“Buck Dunton has this reputation for painting cowboys and scenes of Western life,” says Ari Myers, the Exhibitions Committee member who initially proposed the idea for Outriders. “I feel the Outriders exhibition is an important complement, or counterpoint, to that exhibition. Having Outriders: Legacy of the Black Cowboy up at the same time is going to tell a richer story about the people who shaped the West through their work in ranching and rodeo and are very much at the heart of Western and Southwestern culture.”

The Harwood Museum of Art, located at 238 Ledoux Street in Taos, New Mexico, “inspires a thriving creative community connected through excellence in the arts.” For more information, call 575-758-9826 or visit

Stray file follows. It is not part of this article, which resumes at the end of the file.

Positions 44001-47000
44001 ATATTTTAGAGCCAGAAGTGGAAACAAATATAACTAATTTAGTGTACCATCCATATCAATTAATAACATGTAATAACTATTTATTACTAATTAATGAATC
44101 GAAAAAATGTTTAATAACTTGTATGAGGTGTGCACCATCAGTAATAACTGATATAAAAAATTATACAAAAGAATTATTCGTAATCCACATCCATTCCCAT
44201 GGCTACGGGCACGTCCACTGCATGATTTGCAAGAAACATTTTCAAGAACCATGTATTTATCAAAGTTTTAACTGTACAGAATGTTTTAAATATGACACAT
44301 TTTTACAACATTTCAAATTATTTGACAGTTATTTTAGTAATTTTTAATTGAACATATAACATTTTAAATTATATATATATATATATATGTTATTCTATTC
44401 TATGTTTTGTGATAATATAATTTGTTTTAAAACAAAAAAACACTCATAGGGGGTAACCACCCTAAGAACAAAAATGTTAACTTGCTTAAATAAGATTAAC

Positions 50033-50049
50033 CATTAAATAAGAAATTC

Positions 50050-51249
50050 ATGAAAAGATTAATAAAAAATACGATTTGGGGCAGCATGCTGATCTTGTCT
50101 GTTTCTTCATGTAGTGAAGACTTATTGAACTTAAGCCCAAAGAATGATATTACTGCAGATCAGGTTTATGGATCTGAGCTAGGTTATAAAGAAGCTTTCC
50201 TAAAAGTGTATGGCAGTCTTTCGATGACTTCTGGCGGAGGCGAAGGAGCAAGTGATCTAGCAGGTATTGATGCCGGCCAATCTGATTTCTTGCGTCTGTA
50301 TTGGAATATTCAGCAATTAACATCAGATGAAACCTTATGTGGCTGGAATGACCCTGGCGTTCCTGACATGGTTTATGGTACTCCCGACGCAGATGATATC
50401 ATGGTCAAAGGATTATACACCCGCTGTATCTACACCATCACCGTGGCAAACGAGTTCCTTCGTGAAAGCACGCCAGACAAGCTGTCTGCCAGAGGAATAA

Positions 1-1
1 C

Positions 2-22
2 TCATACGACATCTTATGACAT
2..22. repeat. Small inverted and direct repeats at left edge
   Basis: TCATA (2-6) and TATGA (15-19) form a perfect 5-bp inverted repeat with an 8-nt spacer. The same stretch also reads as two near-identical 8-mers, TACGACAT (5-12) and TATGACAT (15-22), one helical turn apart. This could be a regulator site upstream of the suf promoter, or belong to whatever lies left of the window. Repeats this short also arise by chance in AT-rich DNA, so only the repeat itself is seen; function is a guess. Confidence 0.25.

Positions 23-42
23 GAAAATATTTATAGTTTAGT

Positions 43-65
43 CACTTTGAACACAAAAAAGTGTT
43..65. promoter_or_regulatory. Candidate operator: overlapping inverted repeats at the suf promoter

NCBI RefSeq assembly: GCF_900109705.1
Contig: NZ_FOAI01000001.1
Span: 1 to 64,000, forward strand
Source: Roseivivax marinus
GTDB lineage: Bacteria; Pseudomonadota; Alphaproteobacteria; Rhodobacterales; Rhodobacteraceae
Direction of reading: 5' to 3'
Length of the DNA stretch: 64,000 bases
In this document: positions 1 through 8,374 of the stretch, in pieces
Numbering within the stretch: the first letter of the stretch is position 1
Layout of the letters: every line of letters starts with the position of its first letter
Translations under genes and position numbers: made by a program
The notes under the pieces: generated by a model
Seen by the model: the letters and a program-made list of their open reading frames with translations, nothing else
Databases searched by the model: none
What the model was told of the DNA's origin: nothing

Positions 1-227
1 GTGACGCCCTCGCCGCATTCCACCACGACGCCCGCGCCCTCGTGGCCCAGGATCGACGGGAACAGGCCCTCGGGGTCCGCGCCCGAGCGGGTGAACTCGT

Funded in part by a grant from the New Mexico Humanities Council. Public programs will be presented to expand on the narratives presented in the exhibitions and create multiple pathways for audiences to connect with and explore the legacy and mythology of the cowboy.

“Black Cowboys on the Big Screen”, a film series presented in conjunction with the Taos Center for the Arts (TCA) with films featuring Black characters and filmmakers with culminating talk discussions exploring the history of Black cowboys in the West will be hosted at the Harwood. The short list of films include old westerns from the 30s, a documentary about the first Black Rodeo in Harlem, Blaxploitation Westerns of the 1970s, short films exploring stories of Black cowboys, and contemporary films including “Django Unchained” and “The Harder They Fall.”

Click on the link for a listing of public programs: Exhibition Events